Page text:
1. This memorandum has been prepared to support the Committee of Public Accounts’ consideration of the management by the Ministry of Defence (the Department) of Carrier Strike. It expands upon, and updates information within, our Delivering Carrier Strike report, published in March 2017.1
2. In late December 2016, the date of the planned first sailing of HMS Queen Elizabeth was delayed from March 2017 to summer 2017 because of technical issues. The build schedule for the carrier was already taut at this point. The Department, and the Aircraft Carrier Alliance (ACA), which is building the carriers, planned to assess the impact of this delay on the overall schedule once sea trials were underway.
3. On 26 June 2017, HMS Queen Elizabeth departed Rosyth dockyard to begin the first stage of sea trials. Fourteen days later, HMS Queen Elizabeth entered the port of Invergordon for re-fuelling and checks on her drive shaft and propeller assembly. She returned to sea on 24 July 2017 for further trials on speed, manoeuvrability, power and propulsion. These were successfully completed and a decision was made to proceed to Portsmouth, rather than the original plan of returning to Rosyth, to maintain schedule momentum.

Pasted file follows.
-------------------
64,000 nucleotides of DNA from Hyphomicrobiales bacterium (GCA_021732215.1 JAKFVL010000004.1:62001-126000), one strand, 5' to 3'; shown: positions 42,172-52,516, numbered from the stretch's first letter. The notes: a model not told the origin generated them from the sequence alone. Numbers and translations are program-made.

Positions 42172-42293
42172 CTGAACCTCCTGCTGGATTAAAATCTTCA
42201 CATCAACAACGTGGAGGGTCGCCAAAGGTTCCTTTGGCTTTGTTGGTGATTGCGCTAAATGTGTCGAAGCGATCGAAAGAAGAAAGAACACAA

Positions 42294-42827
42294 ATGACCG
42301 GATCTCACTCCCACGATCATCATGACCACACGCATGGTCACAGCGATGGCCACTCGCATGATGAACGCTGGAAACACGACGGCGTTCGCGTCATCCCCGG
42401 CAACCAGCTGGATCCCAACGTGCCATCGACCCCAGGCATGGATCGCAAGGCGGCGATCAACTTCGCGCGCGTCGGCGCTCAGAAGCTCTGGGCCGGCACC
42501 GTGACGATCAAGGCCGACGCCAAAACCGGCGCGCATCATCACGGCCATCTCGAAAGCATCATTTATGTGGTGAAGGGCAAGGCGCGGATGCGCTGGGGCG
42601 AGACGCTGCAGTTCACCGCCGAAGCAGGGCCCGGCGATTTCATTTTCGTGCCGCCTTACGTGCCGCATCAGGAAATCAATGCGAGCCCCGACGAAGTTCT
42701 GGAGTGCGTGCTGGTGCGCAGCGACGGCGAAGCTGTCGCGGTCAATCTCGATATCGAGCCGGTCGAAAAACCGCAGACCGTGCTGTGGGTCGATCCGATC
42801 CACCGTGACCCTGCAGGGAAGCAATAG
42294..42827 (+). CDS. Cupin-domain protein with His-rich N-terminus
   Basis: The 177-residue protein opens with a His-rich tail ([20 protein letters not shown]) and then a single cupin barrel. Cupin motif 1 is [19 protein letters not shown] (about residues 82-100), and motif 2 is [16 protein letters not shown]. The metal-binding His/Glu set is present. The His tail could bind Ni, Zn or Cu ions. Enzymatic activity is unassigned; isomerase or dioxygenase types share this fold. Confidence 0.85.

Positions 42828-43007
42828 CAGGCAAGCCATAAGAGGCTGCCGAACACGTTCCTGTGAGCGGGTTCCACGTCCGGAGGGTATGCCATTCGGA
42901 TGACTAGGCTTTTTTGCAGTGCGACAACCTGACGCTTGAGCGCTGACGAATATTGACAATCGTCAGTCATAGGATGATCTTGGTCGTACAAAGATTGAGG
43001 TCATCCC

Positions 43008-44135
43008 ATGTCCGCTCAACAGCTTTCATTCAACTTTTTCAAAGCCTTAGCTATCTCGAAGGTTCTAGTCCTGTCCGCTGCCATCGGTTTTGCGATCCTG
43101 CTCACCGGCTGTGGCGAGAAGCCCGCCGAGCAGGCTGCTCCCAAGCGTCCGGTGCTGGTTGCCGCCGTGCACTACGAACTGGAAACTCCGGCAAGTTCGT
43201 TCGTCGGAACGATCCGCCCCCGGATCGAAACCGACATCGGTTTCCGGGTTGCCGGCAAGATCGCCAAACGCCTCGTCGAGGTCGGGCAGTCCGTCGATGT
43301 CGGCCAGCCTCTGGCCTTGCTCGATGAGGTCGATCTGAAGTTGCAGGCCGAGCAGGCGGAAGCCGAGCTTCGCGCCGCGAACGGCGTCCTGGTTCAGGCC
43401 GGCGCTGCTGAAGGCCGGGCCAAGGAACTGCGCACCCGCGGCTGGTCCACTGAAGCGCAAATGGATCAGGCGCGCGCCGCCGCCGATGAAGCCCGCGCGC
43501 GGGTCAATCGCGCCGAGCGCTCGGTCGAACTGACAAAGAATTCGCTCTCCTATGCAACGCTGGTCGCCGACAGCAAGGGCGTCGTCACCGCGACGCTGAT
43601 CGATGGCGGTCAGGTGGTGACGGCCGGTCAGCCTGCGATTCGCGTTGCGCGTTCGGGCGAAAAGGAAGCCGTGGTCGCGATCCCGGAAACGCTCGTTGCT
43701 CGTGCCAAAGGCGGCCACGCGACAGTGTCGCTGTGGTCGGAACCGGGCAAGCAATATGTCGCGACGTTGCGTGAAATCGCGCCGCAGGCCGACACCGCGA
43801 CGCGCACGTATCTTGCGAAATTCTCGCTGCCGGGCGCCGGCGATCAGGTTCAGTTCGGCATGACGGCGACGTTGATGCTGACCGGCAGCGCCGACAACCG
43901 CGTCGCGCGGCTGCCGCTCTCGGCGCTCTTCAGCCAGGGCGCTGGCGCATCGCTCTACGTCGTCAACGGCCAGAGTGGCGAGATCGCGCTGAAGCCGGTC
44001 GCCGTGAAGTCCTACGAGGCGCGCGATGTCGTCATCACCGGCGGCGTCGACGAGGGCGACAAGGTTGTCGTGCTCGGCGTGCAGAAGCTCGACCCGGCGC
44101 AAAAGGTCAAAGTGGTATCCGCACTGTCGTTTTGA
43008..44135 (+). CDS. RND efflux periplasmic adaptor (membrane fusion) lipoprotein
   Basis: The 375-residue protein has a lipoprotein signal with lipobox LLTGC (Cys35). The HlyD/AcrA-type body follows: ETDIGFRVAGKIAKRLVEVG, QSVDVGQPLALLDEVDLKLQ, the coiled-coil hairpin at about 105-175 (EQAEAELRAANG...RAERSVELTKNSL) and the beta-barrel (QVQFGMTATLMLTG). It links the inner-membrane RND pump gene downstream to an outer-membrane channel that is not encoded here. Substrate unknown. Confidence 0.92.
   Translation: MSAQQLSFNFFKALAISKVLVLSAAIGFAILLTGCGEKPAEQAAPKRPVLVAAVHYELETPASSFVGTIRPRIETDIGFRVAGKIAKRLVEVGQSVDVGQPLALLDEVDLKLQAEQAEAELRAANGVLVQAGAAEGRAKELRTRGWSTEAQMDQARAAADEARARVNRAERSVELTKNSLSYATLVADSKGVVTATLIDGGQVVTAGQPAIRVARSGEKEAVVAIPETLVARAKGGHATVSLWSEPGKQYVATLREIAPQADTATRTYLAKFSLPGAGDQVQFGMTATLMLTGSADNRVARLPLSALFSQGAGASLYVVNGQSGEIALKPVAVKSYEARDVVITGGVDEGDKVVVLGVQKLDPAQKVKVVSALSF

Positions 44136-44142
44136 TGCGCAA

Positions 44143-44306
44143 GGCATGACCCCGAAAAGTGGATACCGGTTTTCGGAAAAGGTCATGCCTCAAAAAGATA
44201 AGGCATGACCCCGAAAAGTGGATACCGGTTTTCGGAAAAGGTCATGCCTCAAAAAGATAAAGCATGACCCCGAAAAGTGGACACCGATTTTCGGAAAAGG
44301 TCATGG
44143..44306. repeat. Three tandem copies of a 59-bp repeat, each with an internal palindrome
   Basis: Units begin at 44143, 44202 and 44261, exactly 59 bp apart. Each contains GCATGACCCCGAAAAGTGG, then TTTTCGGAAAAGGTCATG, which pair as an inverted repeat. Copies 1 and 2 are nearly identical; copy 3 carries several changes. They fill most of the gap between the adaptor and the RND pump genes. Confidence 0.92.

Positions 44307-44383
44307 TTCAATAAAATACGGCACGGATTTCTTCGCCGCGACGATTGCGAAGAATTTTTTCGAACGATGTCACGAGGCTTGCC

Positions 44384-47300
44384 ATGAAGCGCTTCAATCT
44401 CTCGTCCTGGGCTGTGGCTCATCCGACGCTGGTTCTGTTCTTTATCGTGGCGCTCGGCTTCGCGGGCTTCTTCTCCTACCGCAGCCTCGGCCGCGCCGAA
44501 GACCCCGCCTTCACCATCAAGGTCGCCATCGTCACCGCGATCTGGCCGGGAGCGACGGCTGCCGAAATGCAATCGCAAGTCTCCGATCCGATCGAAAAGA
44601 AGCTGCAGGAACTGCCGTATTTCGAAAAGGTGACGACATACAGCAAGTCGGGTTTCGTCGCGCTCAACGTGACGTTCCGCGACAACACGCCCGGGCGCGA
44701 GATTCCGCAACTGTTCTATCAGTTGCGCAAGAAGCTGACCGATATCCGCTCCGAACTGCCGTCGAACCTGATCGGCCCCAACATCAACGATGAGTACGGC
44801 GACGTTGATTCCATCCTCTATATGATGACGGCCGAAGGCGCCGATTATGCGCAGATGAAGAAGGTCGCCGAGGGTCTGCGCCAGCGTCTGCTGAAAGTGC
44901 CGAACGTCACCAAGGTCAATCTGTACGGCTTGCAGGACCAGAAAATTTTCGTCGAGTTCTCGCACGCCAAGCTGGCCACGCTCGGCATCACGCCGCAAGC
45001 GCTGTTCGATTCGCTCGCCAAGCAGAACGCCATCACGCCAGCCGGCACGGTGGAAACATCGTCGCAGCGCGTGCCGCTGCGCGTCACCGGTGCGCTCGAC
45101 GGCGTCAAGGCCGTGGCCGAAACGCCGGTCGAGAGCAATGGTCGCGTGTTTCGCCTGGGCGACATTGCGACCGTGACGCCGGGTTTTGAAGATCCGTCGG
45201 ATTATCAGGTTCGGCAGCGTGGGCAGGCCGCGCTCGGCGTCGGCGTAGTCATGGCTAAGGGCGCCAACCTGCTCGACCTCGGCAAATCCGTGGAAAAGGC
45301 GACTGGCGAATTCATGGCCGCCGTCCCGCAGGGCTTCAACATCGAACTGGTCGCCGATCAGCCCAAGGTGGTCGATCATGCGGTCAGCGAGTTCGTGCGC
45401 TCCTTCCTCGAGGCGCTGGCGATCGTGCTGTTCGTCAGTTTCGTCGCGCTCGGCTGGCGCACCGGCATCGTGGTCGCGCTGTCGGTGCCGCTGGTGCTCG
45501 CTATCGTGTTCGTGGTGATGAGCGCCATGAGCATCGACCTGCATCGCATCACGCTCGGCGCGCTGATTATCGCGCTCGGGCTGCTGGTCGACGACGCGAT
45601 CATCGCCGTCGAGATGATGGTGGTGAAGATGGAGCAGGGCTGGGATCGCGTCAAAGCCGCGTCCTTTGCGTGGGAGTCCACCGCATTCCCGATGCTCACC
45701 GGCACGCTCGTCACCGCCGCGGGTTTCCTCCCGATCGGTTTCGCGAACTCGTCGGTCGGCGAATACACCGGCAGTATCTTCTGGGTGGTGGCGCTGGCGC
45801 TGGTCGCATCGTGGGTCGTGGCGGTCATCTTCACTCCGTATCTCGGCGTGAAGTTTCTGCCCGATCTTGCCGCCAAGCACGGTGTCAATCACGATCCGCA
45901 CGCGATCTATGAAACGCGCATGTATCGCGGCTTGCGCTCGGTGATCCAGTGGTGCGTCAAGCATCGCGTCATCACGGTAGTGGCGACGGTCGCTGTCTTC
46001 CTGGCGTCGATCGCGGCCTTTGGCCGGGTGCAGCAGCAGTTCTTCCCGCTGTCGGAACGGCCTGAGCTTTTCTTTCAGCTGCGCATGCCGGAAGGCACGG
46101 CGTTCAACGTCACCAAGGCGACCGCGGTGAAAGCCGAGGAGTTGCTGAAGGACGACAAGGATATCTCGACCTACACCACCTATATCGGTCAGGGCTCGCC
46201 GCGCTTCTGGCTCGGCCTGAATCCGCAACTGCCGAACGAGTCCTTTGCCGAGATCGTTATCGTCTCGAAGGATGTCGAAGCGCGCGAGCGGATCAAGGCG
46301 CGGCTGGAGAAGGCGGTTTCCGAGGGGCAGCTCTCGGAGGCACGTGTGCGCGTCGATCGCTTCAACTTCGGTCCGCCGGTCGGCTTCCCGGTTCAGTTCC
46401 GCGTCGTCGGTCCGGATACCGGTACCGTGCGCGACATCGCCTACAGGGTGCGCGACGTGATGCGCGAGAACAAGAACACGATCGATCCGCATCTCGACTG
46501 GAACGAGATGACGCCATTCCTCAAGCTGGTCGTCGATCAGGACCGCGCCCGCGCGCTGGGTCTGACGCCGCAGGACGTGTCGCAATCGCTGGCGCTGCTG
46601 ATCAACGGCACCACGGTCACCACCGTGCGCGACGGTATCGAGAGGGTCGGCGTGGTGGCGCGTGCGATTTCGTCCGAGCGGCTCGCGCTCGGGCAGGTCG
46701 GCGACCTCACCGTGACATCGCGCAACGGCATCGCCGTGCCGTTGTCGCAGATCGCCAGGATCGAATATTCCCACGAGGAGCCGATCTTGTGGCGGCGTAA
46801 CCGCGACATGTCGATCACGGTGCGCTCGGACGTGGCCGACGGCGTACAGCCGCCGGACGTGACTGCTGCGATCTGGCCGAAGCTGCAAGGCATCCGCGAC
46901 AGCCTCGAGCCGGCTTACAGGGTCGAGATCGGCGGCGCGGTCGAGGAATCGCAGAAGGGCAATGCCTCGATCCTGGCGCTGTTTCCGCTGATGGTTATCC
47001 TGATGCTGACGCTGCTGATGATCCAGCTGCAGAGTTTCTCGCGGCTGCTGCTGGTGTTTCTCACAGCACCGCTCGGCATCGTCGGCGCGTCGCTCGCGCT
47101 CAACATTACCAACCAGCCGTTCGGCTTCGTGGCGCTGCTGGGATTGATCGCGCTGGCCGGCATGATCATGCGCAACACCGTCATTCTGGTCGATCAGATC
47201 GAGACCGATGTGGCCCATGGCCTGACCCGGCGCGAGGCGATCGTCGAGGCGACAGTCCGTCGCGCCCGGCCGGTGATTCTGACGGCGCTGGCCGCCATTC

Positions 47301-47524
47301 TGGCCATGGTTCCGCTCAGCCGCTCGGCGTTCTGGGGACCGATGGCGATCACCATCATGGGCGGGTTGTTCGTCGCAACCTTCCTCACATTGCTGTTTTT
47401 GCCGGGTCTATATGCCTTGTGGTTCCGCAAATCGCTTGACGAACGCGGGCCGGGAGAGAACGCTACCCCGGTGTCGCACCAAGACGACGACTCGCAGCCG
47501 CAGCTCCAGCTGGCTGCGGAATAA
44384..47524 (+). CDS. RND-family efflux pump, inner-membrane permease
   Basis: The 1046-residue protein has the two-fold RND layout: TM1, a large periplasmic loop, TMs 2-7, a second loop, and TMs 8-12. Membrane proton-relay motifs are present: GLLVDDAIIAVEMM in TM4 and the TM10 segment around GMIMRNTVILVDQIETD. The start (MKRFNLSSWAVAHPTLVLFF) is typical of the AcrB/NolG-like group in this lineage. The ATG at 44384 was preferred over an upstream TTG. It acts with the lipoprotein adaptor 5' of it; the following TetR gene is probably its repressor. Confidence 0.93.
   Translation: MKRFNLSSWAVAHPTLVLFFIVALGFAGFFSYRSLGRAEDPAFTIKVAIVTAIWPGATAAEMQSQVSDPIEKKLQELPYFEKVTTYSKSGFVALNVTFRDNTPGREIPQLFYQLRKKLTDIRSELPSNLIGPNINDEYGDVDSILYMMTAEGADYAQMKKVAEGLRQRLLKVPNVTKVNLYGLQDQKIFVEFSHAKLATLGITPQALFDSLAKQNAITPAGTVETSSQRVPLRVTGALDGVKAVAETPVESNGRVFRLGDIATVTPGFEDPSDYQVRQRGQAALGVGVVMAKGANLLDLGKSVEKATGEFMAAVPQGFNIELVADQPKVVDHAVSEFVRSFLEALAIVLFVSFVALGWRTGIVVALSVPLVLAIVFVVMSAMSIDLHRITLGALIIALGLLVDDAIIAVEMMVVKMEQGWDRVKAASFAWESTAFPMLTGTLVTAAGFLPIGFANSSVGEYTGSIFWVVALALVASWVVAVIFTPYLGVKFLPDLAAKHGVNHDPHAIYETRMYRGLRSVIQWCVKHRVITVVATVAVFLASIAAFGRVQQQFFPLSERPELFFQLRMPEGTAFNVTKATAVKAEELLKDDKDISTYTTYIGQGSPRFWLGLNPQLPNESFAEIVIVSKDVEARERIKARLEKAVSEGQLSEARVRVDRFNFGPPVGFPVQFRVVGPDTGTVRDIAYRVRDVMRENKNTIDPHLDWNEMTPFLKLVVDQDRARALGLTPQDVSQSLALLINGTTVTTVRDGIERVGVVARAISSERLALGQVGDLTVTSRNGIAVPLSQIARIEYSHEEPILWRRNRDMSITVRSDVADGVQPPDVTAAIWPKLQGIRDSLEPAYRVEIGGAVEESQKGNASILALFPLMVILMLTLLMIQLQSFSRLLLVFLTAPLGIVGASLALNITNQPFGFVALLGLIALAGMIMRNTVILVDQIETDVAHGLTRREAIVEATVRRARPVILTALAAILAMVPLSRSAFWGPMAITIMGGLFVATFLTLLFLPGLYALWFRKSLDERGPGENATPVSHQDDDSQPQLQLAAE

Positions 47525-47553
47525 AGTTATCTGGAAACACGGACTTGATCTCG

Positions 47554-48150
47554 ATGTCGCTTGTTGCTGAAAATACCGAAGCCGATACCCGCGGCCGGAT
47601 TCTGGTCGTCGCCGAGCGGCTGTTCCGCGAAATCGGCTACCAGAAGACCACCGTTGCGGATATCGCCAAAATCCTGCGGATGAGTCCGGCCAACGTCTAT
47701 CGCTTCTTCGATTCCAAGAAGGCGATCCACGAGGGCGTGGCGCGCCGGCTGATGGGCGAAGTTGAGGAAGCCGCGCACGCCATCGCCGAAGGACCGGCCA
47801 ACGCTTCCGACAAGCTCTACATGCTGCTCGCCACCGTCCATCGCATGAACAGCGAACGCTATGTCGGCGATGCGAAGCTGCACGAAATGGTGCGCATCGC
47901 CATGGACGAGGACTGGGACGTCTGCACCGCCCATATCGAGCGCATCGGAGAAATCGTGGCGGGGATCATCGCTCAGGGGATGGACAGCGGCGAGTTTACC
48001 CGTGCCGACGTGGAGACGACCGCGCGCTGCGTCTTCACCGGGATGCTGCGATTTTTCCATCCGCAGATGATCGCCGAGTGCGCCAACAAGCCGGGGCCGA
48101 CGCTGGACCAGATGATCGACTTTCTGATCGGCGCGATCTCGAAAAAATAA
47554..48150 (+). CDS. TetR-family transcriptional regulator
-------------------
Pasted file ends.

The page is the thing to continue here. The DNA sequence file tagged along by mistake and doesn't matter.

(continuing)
HMS Queen Elizabeth successfully entered Portsmouth Naval Base on 16 August, just over 8 weeks after she left Rosyth. She berthed on the newly refurbished Princess Royal Jetty, which has a new shore power facility. A planned engineering period is now underway and the second period of sea trials is scheduled for later in the autumn. The Department is forecasting taking ownership of HMS Queen Elizabeth from the ACA by the end of 2017 in line with contract.